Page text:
What Adam Lanza Tells us about Mental Illness

I’m not going to talk about the actual story of the tragic killing of 26 in Connecticut on Friday. It is hard to write about, and I believe most people know the story well enough already.

I don’t know if Adam Lanza was mentally ill. It seems probable, but all the speculation about what he might have been seem, well, counter-productive, to say the least. The media’s endless pontificating about schizophrenia, bipolar disorder, etc, is harmful not just because it stigmatizes mental illness. It distracts us from the root causes of it in what is by any way you look at it a profoundly sick and alienated society.

Similar to our obsession with serial killers, the random outbursts of people with, for example, schizophrenia (a word which almost no one, I think, has any idea what it really means) form part of a comforting narrative that the causes of random violence and inhumanity lie external to the fundamental workings of a capitalist society, in some sort of weird fucked-up-ness that cannot be explained, though it is perversely fascinating.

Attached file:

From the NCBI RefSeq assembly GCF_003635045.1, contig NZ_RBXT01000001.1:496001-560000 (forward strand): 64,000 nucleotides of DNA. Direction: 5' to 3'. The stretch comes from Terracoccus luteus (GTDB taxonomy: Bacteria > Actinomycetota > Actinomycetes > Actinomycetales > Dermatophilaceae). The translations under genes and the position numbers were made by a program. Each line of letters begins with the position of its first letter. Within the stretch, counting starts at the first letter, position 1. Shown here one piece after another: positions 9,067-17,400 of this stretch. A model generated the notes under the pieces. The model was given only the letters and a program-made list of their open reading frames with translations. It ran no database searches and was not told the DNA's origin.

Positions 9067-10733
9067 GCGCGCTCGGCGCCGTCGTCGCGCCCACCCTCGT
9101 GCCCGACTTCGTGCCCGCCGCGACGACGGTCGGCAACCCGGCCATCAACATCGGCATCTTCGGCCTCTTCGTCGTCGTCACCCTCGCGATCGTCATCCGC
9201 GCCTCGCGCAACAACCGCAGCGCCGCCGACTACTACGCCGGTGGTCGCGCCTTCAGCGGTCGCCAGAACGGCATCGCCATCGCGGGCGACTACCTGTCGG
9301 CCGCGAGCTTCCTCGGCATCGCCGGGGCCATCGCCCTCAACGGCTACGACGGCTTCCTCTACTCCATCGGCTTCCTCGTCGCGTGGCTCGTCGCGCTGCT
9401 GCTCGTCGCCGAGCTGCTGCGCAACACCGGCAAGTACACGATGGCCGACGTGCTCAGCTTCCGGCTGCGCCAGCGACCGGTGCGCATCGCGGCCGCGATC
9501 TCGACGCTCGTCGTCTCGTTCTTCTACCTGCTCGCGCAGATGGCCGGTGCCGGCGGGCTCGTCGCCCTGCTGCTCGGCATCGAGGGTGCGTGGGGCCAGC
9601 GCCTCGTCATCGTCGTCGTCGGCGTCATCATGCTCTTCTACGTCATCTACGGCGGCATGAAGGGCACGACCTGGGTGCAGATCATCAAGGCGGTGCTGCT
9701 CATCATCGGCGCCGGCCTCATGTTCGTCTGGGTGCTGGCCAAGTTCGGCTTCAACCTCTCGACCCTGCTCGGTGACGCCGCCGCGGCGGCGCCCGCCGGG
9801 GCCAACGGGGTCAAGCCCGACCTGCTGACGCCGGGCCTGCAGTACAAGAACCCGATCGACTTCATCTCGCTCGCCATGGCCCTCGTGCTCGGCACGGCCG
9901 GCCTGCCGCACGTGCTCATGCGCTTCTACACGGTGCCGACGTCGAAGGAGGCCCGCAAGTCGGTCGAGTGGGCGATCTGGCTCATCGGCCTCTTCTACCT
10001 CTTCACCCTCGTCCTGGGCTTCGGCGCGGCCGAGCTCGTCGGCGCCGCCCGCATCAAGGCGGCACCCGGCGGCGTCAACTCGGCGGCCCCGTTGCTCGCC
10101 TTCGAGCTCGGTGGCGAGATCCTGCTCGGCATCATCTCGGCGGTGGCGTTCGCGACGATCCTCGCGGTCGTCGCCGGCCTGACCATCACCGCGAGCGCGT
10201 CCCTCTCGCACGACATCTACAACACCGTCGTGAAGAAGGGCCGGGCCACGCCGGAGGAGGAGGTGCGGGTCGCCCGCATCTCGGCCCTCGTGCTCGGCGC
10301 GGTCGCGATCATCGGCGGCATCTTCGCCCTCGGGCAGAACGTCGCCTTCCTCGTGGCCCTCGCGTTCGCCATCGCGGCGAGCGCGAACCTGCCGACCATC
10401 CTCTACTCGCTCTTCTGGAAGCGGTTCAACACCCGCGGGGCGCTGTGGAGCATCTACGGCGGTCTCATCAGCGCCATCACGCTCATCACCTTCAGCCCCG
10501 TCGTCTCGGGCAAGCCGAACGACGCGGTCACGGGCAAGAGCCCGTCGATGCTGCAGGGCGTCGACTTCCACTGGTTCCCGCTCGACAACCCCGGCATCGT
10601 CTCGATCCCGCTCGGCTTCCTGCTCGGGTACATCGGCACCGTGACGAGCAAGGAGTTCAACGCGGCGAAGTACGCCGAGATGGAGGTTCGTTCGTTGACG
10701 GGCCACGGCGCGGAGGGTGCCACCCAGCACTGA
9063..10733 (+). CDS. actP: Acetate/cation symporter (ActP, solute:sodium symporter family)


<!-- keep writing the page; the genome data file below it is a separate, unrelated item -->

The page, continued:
I write this because, as happens with these things, the perception of Adam Lanza, who he was and why he did what he did, become much more important than who he actually was and why he did what he did. As with Columbine, as with Virginia Tech, the events and the killers become a sort of mirror on which we project the things lurking in our collective neuroses: Judeo-Christian morals, mental illness, gun control, the nuclear family and so on.

As a case in point, we have the article by “Anarchist Soccer Mom” and the various responses to it: here and here.

Now, the article is by a mother whose son clearly has some kind of mental disorder that causes outbursts of random and violent behavior toward his mother and other loved ones. “The girl who was thursday” complains that this stigmatizes the mentally ill by not giving her son’s unique perspective, and goes on to insinuate that she collaborates with psychiatrists in mistreating her son through the prescription of antipsychotics which can be counter-indicated for young people.

This seems to me to be fairly typical of the sentiment thrown up by the sketchier edges of the disability movement. The assumption here is, and it is one we need to keep in mind, that the mentally ill are not just ciphers for “treatment” and normalization – they have their own unique views which do not match those of society in general, and may not need treatment, in fact, psychiatric treatment may be harmful. When united with the idea that the mentally ill are far more often victims of violence than its perpetrators, which is perfectly correct of course these two reasonable assumptions can turn into something toxic.